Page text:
Time is ticking down on the comment period for a proposed rule that would allow federal employees to use up to 12 weeks of accrued sick leave to care for family members. Federal employees can submit comments on the proposed rule to the Office of Personnel Management by March 27.
The proposed change would replace the current 13-day limit on the number of sick days employees can take to care for family members.
After GovExec.com reported the proposed change two weeks ago, several readers wrote in to say they wished the new policy had taken effect last fall. One reader had to take 57 hours of annual leave to care for her sick father after she had used up the allotted 13 days. Another took unpaid leave that ended up costing him $4,500 in lost wages.
When President Clinton announced the planned change in May 1999, Office of Personnel Management Director Janice Lachance said it would take four to six months to get the new policy in place. It will instead take at least 10 months, though OPM shortened the normal comment period for proposed rules from 60 days to 45 days "to accommodate the pressing need for this benefit," the agency said in its Feb. 9 Federal Register announcement of the proposed rule.
In 1995 and 1996, about 1 percent of federal employees used the full 13 days available to them for family care. To encourage employees to maintain some sick leave in case they themselves get sick, employees cannot use more than five days of sick leave for family care unless they keep a balance of 10 sick days for themselves.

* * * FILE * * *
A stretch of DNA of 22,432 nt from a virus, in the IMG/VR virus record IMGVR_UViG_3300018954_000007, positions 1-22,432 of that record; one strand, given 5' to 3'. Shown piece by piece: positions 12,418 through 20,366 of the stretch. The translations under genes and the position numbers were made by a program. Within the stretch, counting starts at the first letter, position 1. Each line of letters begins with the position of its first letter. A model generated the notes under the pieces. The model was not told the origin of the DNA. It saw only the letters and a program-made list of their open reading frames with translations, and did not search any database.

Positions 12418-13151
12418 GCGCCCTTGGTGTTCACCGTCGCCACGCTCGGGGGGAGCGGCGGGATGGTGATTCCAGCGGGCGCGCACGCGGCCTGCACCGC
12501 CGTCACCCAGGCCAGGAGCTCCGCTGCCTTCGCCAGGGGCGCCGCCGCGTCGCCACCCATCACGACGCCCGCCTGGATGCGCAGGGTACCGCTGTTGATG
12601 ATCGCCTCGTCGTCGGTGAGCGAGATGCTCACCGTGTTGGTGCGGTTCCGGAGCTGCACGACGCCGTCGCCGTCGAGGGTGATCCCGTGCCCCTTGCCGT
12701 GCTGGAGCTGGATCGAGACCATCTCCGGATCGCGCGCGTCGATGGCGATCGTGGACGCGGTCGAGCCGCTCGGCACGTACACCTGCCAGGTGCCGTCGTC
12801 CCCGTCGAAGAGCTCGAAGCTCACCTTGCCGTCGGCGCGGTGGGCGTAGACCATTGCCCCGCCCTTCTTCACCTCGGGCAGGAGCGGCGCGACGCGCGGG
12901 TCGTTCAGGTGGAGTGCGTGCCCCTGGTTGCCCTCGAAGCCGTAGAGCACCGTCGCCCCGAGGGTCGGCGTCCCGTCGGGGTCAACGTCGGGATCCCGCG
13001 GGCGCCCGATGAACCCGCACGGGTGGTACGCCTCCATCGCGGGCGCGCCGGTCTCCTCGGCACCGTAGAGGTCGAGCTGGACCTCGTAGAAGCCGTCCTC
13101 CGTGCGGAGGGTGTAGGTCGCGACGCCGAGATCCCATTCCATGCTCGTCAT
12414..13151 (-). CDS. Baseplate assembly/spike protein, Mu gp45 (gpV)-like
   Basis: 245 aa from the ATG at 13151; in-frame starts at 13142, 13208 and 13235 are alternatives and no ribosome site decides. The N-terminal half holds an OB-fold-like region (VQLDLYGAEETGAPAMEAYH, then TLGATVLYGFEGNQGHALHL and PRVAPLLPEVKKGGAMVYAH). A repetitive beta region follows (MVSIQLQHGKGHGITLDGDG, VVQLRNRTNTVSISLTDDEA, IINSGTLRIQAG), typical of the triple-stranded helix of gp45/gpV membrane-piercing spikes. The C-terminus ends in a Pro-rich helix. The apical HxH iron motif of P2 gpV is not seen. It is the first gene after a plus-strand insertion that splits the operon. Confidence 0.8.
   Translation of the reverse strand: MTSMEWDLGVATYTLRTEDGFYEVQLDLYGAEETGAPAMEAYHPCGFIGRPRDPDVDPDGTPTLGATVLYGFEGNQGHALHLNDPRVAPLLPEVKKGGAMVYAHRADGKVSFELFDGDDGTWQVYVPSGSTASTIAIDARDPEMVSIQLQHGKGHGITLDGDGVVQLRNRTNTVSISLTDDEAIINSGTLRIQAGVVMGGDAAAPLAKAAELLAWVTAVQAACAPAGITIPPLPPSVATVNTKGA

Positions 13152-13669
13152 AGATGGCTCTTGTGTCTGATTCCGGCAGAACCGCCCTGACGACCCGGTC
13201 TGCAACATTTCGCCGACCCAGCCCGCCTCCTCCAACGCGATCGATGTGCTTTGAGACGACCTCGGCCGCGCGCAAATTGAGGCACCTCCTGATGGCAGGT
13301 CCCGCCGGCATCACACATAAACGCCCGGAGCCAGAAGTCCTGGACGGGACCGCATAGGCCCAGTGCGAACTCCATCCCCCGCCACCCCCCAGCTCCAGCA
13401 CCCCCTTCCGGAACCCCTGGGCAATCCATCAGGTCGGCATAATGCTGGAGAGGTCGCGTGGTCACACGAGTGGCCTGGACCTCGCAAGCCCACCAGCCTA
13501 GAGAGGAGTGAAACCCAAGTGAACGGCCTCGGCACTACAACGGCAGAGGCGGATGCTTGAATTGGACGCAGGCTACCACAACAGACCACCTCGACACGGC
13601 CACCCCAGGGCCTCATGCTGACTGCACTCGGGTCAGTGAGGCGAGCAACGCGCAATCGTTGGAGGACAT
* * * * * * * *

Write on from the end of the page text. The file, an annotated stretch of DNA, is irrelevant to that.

The longer an employee works for Uncle Sam, the less the minimum balance rule matters, since there's no limit on sick leave accrual. John Raye, a manager at the Defense Logistics Agency in Columbus, Ohio, said one of his employees recently retired with 800 hours of sick leave.
Some federal employees, especially those in the Federal Employees Retirement System, think they should be allowed to donate sick leave to fellow workers. Under the Civil Service Retirement System, sick leave is used in the computation of an employee's pension. But FERS employees' accrued sick leave simply goes away when they retire.
Employees can already donate their annual leave (vacation time) to other workers through agency leave banks, to which any employee can apply for leave, or through direct leave transfers from one employee to another. There are limits on the accrual of annual leave, so some employees donate their annual leave rather than waste it.
"It's too bad that federal employees under the FERS retirement system that want to donate their sick leave cannot, even when they retire," Raye said.
Other organizations allow sick leave to be donated. South Dakota State University, for example, allows employees who have accumulated at least 120 hours of sick leave to donate some of it to colleagues. At the University of Tennessee, an employee who has more than 160 hours of sick leave can donate a minimum of 80 hours.
But it would take a change in law to allow employees to donate their sick leave to each other, according to OPM.